2
votes
1answer
305 views

justicia: justice and righteousness?

In the Spanish Bible, I believe the English "justice" and "righteousness" are both translated as justicia. Is justicia the only word that can translate both of these terms? Is there any way to know ...
4
votes
1answer
94 views

If you need to clarify a speaker with a pronoun, do you need to clarify all verbs in the sentence with one?

The following is ambiguous: Mientras era feliz, eres cansado y era triste. If you want to clarifiy speakers by adding pronouns to the verbs, would you have to do it to all them, or only until ...
1
vote
1answer
355 views

plan: plano vs. plan

The English "plan" can be translated into Spanish as plan or plano. What is the difference between plan and plano, and when would each one be used?
2
votes
1answer
109 views

Translation of “Great!”

In English, the interjection "Great!" can be used to respond to almost any statement. In Spanish, I've heard a few similar interjections: ¡Qué bien! ¡Qué bueno! ¡Está bien! ¡Está bueno! I've ...
3
votes
1answer
1k views

shy: tímido vs. reservado vs. vergonzoso vs. penoso

In many parts of the Spanish-speaking world, describing a person who is "shy" can be done with at least four different words: tímido reservado vergonzoso penoso What is the difference between ...
3
votes
1answer
3k views

Translation of “be nice” (said to children)

In English, if children are misbehaving, someone might correct them by saying, "Be nice!" How is this normally said in Spanish?
3
votes
1answer
2k views

Does pelón/pelona mean bald or hairy?

I have heard pelón (or the feminine pelona) used to both refer to someone who has no hair and someone who has a lot of hair. Is there any way of distinguishing whether pelón means bald or hairy, or is ...
0
votes
1answer
3k views

Translating “for the rest of the day”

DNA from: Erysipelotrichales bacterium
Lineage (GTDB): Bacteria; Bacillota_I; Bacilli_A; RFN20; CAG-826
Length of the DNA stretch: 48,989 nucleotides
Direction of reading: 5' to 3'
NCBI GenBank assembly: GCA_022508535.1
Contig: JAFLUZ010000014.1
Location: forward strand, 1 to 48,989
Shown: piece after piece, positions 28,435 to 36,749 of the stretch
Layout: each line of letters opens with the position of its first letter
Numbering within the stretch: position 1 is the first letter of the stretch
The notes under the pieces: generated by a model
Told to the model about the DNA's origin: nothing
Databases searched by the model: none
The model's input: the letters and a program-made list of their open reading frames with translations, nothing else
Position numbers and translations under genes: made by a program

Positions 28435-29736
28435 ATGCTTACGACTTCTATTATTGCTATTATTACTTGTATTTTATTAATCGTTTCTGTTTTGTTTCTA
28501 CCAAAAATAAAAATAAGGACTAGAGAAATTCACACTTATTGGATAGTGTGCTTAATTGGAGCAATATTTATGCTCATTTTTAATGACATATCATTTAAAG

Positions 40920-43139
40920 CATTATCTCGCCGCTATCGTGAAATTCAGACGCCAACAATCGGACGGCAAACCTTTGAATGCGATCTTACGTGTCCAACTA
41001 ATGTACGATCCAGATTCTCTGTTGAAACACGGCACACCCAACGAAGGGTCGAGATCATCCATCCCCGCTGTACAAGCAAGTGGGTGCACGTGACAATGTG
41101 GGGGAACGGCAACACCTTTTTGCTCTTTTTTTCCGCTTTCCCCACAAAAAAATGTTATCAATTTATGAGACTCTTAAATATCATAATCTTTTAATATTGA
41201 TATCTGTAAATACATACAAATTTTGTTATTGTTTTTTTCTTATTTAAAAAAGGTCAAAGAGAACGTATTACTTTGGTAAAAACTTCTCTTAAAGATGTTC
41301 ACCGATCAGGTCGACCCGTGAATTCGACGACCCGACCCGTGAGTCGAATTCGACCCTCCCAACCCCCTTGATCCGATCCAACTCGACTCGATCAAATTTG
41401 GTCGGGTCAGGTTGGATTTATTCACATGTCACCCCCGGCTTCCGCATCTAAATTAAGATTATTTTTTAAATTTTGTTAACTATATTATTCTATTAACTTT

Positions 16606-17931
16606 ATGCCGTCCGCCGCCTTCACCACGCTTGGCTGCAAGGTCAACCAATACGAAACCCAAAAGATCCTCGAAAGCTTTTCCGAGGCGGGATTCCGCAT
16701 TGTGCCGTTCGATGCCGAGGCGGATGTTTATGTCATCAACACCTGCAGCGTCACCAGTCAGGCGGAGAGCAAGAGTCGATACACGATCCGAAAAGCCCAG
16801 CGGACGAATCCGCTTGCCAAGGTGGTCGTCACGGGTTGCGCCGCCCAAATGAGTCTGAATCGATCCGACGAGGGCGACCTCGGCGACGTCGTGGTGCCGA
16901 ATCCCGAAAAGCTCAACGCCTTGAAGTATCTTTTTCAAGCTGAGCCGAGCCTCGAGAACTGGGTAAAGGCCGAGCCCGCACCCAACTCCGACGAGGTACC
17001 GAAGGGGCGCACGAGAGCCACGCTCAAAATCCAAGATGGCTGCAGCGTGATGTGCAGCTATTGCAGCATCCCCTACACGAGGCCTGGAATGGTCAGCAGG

What is the best way to translate the phrase "for the rest of the day" into Spanish, as in the following examples: I'm tired, I think I want to stay home for the rest of the day. Do you think it ...
2
votes
1answer
321 views

Translating “to open up” and “closed” (revealing feelings to another)

In English, "to open (oneself) up to someone" describes someone who shares their feelings and emotions with another person as opposed to someone who is "closed" and keeps their feelings to themselves? ...
1
vote
1answer
121 views

Translation of “garden shears”

Garden shears (pruning shears) are specialized scissors used in gardening. Loppers are a bigger, two-handed version used to cut larger branches. Are there specific terms in Spanish to refer to these ...
8
votes
3answers
3k views

Choosing between “Mirar” and “Ver”

What is the real difference between "Ver" and "Mirar". They are quite close in meaning but what are the differences between them? What are the rules to know whether we should choose one or the other?
4
votes
3answers
13k views

Why “¿Cómo te llamas?” means “¿Cuál es tu nombre?”?

Why does "¿Cómo te llamas?" mean "¿Cuál es tu nombre?". After all, it literally means "How do you call yourself?". Yet, most of the time, you don't call yourself anything; rather, other people call ...
5
votes
2answers
457 views

usted and its usage

I understand that usted is used for formal usage. When conjugating a verb is there a rule for its use? Must it always be used in conjunction with a conjugated verb? Or are there any instances where ...
0
votes
1answer
9k views

Translation of “What have you been up to lately?”

In English, when meeting someone you haven't seen for a while, you might ask, "What have you been up to lately?" What is the equivalent question in Spanish?
5
votes
2answers
712 views

What is the difference between “Entrometido” and “Entremetido”?

The definition of entrometido in the rae just sends you to entremetido. Is there a real difference between the two? And if there isn't then why are there two words with exactly the same meaning. ...
3
votes
2answers
11k views

Ways to say “you're welcome”

The "textbook" way to say "you're welcome" in Spanish is de nada. English has many ways to express this: You're welcome. No problem. Don't worry about it. My pleasure. What other ways are there in ...
2
votes
1answer
8k views

Spanish abbreviations of days of the week